What plant can "seize" the largest area?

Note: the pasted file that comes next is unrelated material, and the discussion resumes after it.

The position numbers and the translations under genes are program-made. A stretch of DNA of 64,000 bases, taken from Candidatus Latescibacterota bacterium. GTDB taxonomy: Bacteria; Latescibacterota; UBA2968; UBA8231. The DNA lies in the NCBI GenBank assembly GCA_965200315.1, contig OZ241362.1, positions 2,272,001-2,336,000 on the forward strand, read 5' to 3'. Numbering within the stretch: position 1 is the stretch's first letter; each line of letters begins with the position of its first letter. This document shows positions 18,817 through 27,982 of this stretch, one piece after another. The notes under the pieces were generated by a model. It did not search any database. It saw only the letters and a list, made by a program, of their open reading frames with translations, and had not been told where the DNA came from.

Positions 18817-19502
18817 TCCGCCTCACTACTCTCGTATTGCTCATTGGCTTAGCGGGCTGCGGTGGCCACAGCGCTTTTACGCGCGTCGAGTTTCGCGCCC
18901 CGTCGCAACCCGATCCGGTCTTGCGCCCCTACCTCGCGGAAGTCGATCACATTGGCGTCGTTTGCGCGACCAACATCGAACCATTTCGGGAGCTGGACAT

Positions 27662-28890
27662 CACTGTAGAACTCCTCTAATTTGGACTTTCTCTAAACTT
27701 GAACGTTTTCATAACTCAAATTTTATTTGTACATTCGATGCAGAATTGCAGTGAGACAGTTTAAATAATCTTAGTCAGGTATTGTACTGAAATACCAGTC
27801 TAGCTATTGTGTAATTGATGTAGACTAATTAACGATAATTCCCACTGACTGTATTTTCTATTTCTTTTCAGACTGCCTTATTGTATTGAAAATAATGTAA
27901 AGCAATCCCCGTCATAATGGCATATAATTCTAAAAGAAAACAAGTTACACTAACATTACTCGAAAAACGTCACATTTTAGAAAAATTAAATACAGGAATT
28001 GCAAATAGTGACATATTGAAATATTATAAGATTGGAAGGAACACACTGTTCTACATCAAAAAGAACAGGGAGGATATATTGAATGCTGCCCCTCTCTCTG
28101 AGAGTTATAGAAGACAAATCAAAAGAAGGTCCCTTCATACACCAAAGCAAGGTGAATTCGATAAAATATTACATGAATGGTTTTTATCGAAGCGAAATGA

Banyan (Indian fig tree), which grows in India and Pakistan, begins its life as an epiphyte (a small plant that lives on another tree). As he grows up, he produces tree-like roots that resemble trunks of trees. Over time, the banyan covers a large area and looks like a whole grove of independent trees. One 200-year-old specimen occupies an area of ​​412 square meters and has 100 individual "trunks" and 1,775 supporting roots. Banyan is not the only tree with "invading" inclinations. Aspen shivering, multiplying lateral shoots, can also form a whole grove of trees, connected by common roots under the ground. One such ash-tree grove in the United States is 43 hectares, and the total weight of all trees is 6 tons.

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